Figure 12 LDOP-1 protected against ethanol-induced gastric mucosal injury via AMPK/mTOR signaling pathway.
Data Availability Statement
The datasets generated for this study can be found in the article.
The animal study was reviewed and approved by Zhejiang University of Technology Laboratory Animal Center.
SC, GL, and YK designed the research. LZ and TL wrote the paper. LZ, CZ, and YD performed the experiment. All authors contributed to the article and approved the submitted version.
This study was supported by the National Key Research and Development Program (No. 2017YFC1702200); The National Science Foundation of China (No. 81673638, 81874352, 81803761); Ten-thousand Talents Program of Zhejiang Province (ZJWR0102035); The Funding for Young Talents Project of Zhejiang University of Technology (No. GY18034148004); and China Postdoctoral Science Foundation (No. 2019M652144).
Conflict of Interest
The authors declare that the research was conducted in the absence of any commercial or financial relationships that could be construed as a potential conflict of interest.
The Supplementary Material for this article can be found online at: https://www.frontiersin.org/articles/10.3389/fphar.2020.526349/full#supplementary-material
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Keywords: Dendrobium officinale leaves (LDOP), polysaccharides, alcohol, gastric injury, autophagy
Citation: Ke Y, Zhan L, Lu T, Zhou C, Chen X, Dong Y, Lv G and Chen S (2020) Polysaccharides of Dendrobium officinale Kimura & Migo Leaves Protect Against Ethanol-Induced Gastric Mucosal Injury via the AMPK/mTOR Signaling Pathway in Vitro and vivo. Front. Pharmacol. 11:526349. doi: 10.3389/fphar.2020.526349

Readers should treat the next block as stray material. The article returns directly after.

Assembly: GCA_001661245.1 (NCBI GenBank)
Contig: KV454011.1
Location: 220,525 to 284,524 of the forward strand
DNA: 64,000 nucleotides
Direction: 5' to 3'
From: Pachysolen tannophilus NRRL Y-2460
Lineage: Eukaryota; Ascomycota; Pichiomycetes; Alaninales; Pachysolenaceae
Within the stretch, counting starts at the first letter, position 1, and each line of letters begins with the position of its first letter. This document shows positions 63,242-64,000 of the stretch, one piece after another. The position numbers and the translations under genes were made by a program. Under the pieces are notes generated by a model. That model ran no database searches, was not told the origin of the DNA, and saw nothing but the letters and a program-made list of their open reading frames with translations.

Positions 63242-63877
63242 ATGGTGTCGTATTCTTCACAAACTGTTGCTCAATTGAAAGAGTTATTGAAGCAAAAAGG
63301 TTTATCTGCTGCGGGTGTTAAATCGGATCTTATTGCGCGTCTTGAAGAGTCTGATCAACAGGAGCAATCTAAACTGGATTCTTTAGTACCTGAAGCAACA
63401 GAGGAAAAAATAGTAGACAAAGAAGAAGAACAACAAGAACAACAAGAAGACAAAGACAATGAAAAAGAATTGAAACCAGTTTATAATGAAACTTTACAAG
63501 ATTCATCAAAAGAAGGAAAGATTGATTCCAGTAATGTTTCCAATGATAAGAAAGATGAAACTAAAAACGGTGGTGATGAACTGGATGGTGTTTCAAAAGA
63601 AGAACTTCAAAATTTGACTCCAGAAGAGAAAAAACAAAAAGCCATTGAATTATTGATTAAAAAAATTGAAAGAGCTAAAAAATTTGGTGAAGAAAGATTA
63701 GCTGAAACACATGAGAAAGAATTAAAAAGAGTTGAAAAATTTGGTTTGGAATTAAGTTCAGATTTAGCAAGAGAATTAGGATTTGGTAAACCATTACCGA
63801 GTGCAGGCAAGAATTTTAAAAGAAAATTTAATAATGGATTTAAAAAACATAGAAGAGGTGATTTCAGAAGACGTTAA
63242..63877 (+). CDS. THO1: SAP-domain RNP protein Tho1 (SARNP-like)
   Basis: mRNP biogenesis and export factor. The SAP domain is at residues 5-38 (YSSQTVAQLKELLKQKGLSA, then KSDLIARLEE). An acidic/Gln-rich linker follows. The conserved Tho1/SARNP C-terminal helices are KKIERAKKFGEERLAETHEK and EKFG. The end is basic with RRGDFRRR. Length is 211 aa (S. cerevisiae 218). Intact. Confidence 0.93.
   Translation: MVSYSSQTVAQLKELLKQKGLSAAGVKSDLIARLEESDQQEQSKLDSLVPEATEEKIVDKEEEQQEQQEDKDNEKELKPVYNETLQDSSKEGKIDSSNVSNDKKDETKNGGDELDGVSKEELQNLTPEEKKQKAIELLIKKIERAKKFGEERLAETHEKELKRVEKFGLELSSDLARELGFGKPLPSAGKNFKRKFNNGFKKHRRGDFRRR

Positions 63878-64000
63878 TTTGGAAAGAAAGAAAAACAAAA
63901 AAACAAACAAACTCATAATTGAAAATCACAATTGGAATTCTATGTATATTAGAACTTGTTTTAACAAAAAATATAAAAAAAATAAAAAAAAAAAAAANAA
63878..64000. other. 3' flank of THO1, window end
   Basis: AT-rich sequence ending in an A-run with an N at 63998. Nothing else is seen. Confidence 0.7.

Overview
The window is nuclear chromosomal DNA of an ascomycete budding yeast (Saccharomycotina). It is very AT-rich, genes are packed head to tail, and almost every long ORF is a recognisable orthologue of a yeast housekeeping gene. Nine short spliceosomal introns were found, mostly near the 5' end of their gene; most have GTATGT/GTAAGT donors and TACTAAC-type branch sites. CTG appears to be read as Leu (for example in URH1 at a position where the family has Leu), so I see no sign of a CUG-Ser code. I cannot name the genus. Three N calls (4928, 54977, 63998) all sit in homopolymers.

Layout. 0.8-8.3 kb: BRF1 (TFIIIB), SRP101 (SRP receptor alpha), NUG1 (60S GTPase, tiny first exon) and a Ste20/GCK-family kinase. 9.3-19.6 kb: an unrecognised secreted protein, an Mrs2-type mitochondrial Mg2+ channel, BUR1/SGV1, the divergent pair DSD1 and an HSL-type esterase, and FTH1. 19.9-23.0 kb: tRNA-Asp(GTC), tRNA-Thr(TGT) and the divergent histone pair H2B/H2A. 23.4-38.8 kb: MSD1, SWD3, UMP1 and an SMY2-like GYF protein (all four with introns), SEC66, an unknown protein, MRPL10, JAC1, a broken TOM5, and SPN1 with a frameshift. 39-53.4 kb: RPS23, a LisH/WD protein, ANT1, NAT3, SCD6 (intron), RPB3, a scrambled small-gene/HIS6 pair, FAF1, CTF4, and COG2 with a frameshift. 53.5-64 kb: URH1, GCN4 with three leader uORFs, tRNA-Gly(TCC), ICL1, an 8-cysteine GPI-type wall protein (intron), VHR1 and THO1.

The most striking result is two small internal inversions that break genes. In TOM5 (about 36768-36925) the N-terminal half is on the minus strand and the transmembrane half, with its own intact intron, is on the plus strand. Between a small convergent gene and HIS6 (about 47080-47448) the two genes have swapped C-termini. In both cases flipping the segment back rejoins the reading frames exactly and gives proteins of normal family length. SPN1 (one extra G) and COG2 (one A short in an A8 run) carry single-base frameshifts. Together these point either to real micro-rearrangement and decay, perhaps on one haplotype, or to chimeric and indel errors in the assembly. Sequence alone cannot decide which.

Received: 13 January 2020; Accepted: 09 September 2020;
Published: 11 November 2020.
Edited by:SubbaRao V. Madhunapantula, JSS Academy of Higher Education and Research, India
Reviewed by:Ramkumar Kunka Mohanram, SRM Institute of Science and Technology, India
Joy Mitra, Houston Methodist Research Institute, United States
Copyright © 2020 Ke, Zhan, Lu, Zhou, Chen, Dong, Lv and Chen. This is an open-access article distributed under the terms of the Creative Commons Attribution License (CC BY). The use, distribution or reproduction in other forums is permitted, provided the original author(s) and the copyright owner(s) are credited and that the original publication in this journal is cited, in accordance with accepted academic practice. No use, distribution or reproduction is permitted which does not comply with these terms.
†These authors have contributed equally to this work and share first authorship